Travelling the rugged shores of Lake Superior and climbing its steep hills was a reminder for Mr. Sheppard that his grandfather was a man who loved the austerity of the bush as much as the refined world into which he was born as part of the Massey-Harris clan. "My grandfather was equally happy camping in the woods, swimming the lake’s cold waters and sleeping in a tent as he was dining in a tuxedo with the Queen, which he did do."
Sheppard applauds the Trans Canada Trail’s desire to connect the natural beauty of the Lake Superior Water Trail with the cultural heritage of the Group of Seven’s legacy. He also appreciates the efforts of the McGuffins and the project’s major stakeholders – the Biigtigong Nishnaabeg, the town of Marathon, Pukaskwa National Park, Neys Provincial Park and Ontario’s Ministry of Natural Resources and Forestry – to create a nature trail that respects and protects the natural environment. After all, there is no need to disrupt the landscape with plaques when wireless technology can give visitors personal access to a wealth of information, which can even be GPS triggered.
Joanie and Gary McGuffin love this region of Canada and want to share it with visitors. When asked what other highlights The Great Trail’s new water route has to offer, examples tumble out. "The lighthouses have a great story to tell," says Joanie. "And this is the same route that fur traders travelled in their big voyageur canoes."
Her husband mentions that the Biigtigong people have lived and hunted these shores for at least 12,000 years, as evidenced by fragments of chert used as arrowheads and spear points, along with shards of pottery. The new trail at Biigitigong Nishnaabeg, with its cultural aboriginal historical focus, is a model of trail story telling that has the potential to connect Ojibway communities around Lake Superior.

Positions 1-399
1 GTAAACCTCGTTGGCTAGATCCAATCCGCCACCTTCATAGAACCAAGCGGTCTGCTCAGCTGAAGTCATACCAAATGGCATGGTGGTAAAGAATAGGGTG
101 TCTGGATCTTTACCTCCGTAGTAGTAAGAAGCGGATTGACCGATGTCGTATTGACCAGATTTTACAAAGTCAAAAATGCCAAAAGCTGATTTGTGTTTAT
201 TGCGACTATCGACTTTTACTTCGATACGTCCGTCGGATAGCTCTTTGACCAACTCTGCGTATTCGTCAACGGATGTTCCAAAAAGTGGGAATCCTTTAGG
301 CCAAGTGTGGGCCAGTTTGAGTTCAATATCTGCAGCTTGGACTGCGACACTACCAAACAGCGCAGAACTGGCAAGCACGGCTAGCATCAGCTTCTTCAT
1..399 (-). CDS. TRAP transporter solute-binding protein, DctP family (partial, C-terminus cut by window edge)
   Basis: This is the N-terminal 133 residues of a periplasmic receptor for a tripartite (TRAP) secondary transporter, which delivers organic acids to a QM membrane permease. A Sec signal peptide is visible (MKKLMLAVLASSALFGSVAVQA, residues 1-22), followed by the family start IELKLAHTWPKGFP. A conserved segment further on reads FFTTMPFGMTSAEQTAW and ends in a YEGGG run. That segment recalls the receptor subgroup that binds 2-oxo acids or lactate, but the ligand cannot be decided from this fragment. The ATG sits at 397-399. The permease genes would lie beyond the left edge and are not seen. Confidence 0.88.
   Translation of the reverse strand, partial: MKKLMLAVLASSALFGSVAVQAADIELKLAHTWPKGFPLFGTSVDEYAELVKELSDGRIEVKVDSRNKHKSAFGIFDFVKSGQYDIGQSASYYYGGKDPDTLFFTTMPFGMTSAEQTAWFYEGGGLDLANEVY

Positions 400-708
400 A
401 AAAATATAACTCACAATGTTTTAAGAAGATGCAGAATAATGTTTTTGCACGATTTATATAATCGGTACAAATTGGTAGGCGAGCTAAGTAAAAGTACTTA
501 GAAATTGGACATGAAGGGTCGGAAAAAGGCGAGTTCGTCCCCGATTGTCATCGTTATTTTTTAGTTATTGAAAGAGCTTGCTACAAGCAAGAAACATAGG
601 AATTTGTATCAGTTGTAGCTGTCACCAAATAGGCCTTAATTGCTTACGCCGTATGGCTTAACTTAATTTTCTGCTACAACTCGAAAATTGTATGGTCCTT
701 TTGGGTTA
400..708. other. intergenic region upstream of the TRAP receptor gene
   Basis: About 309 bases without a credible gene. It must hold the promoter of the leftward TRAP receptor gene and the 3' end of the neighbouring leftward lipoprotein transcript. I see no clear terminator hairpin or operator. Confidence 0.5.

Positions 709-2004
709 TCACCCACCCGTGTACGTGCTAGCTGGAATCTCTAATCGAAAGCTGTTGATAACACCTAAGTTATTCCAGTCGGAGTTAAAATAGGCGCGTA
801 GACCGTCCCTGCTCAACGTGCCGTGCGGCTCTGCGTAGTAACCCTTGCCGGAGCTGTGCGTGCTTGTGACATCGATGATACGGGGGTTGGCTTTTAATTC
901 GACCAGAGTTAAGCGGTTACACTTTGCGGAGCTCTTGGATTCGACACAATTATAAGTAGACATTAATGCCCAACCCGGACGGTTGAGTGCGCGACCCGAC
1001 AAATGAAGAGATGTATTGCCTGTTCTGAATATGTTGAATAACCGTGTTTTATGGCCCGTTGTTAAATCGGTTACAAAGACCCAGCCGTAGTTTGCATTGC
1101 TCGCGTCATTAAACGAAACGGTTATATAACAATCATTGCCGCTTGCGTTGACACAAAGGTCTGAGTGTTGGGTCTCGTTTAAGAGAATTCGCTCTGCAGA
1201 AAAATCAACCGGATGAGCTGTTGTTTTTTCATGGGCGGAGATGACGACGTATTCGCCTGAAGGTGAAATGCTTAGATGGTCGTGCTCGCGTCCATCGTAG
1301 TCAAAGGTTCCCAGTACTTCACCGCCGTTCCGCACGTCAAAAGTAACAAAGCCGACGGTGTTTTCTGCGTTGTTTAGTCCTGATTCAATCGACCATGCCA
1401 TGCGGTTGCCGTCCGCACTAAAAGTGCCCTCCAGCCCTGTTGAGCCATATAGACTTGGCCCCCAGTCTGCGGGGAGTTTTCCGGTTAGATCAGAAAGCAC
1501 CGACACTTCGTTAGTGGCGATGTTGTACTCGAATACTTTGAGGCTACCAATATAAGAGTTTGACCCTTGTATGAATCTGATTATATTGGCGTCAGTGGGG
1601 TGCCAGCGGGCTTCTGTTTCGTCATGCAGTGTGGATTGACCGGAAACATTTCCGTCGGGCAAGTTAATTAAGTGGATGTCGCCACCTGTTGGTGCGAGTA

The McGuffins share many other unique features of the area, noting that Lake Superior creates a micro climate for subarctic vegetation not seen again until James Bay, that the area is home to columnar basalt formations as spectacular as the Giant’s Causeway in Northern Ireland (a UNESCO World Heritage site), and that visitors to the region can get up close to the world’s largest stromatolites.
Stromatolites are structures formed by huge colonies of blue-green algae, the first oxygen-producing life forms on earth. The unusual concentric rings, which vary in colour and size, are actually fossils almost two billion years old, and they can be seen along the shore of Lake Superior's Schreiber Channel near Rossport, which is an important access point to the Lake Superior Water Trail.
History, geology and unsurpassed natural splendour will complement the major attraction of the Lake Superior Water Trail – paddling through Group of Seven landscapes. The Group’s paintings continue to attract new admirers, and an exhibition of Lawren S. Harris’s work was recently curated by Hollywood actor Steve Martin (also a Harris collector) for the Hammer Museum in Los Angeles.